I print digital negatives from Photoshop. A digital negative is a grayscale image printed on clear film that is used for contact printing in the darkroom. The document profile is Adobe RGB, but the components R, G, and B are all equal.
I allow the printer (an Epson P700) to manage color. When I choose a Media Type in the print dialog, I choose one of the photo papers, since there is no such media type as "clear film." Since Photoshop thinks it is printing on paper, it lays down ink in such a way that the print, will match the image on my screen when viewed by a human observer in reflected light, which is to say it applies some kind of gamma correction. As a result, print density increase rapidly as tone approach RGB=0 (K-100%). In the following plot, the X axis is digital grayscale tone and the Y axis is log density.
For digital negatives, these rapidly increasing densities near RGB=0 are a problem. A more linear curve would be desirable. Is there is anything I can do to make the curve more linear? A gamma correction of 1.0 would be ideal, since it would produce a negative with linear tones. Or perhaps the solution is to let Photosop manage color and use some kind of output ICC profile that would straighten the curve. If so, can you suggest how to either find or make such a profile?
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The problem is how your printer lays ink. It should be possible to make an ICC profile, but it is hard for you to control the density when it is the printer that is managing the colours. Ther Printer is not printing in RGB, but converting from RGB to the printers inks, this process is controlled by the printer.
I am also a little confused since you say you are doing greyscale and then you talk about RGB. You are not using true greyscale? You can set output device curves in photoshop, but not if the device is managing colours. You can make both custom dotgain and custom gama curves in your colour settings.
Sorry for the confusion. My document profiles could easily be Gray Gamma 2.2. Then there would be a single gray channel. My images are Adobe RGB, so they have three channels, but R = G = B for every value from 0 to 255 so they're effectively grayscale. Since many of my documents start out as color images before conversion to B&W, I keep them in RGB mode to preserve color information.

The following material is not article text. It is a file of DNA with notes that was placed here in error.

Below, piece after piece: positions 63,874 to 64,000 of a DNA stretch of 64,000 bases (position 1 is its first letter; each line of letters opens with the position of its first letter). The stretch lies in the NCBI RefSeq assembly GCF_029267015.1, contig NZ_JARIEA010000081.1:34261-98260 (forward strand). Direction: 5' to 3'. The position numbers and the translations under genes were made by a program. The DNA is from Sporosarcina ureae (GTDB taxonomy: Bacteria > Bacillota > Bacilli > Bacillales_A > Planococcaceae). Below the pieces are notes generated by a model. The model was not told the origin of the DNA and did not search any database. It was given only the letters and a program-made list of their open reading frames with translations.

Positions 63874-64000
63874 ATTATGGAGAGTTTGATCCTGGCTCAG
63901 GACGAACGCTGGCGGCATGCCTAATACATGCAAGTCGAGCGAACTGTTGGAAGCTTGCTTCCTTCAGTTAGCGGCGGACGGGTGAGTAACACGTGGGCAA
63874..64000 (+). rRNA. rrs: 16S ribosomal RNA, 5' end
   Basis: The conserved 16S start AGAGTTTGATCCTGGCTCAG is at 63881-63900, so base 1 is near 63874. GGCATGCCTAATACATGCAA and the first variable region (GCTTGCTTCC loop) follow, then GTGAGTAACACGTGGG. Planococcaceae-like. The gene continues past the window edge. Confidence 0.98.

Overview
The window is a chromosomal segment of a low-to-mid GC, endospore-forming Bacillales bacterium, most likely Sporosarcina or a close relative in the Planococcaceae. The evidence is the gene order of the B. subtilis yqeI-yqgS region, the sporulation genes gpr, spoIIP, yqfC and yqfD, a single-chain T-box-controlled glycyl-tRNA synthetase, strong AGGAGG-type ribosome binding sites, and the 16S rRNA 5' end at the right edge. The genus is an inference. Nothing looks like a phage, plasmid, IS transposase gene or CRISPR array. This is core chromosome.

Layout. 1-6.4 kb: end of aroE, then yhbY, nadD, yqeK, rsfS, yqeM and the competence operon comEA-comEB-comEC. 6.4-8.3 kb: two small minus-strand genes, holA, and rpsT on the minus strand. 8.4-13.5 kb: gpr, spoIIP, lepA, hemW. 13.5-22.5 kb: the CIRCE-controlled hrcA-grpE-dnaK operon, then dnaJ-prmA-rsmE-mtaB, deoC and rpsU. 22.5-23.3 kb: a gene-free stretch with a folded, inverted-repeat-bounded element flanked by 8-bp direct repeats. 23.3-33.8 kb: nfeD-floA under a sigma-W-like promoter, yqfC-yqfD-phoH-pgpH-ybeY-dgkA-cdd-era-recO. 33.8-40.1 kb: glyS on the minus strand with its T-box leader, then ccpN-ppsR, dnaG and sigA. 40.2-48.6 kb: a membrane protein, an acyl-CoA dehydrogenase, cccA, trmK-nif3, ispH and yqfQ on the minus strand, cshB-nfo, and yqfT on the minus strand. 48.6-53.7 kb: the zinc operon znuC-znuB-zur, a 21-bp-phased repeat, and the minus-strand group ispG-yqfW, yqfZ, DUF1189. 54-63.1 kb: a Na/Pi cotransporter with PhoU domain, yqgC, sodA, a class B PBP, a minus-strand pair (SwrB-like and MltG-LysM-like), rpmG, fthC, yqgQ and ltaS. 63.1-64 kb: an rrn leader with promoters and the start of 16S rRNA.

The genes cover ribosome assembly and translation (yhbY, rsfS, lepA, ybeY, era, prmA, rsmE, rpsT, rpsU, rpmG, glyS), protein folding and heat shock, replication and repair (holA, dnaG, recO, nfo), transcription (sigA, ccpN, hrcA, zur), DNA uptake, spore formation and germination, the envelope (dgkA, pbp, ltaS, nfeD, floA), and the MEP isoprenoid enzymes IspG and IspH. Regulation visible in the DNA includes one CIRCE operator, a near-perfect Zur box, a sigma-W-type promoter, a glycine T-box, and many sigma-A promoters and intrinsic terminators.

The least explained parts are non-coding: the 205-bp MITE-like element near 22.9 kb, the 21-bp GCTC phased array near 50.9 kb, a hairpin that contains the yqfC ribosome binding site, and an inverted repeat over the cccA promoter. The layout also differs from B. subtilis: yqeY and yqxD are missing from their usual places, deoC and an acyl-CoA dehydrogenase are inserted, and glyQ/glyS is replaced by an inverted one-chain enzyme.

It does seem that Photoshop should be managing color. Then I would need to specify an output (a.k.a. printer) profile. Correct me if I'm wrong, but I assume that working profiles like custom gamma and custom dot gain cannot be used as output profiles.
It should be obvious that I'm a complete novice when it comes to color management.
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You need an ICC profile for the specific kind of output and you need a media setting for this as well (media first, then profile built upon that media). The gamma of the Working Space is moot; it gets converted to the output profile color space and TRC. Yes, Photoshop needs to managed color, meaning you need an output profile.
There is no Media type or ICC profile for clear film, and I have yet to hear of anyone who has made one, at least not for pedestrian photographic applications. I'm happy with the printer thinking it's printing on some kind of paper surface. I simply want less of a "hockey stick" effect in the deep shadows (something like below). I don't need to control the output any more than that.
There is always some media setting associated with some ICC printer profile. You can't profile without specifying one to print the targets to measure for a profile. If one doesn't exist for a specific media, you have to find one that produces the best output behavior, then use that and build the profile. It is why test documents like this exist (for profile customers):
Download this test file for visually examining ink density. Used to test best media settings for 3rd party papers:
The media settings and other driver settings can be used to control, to some degree, the ink delivery. After which, a profile profiles that behavior. That is how one profiles clear film.
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I could swear back in the day there were settings for Epson transparent overhead projector foils... Anyway, I don't think you can resolve this elegantly. Even if the Gamma were linear it would not behave like film (which isn't perfectly linear either, anyway) simply because the printer would still manipulate the amount and placement of ink. That being the case your best bet likely is creating a a custom set of adjustments in PS and baking them into a profile/ LUT ore reusable preset.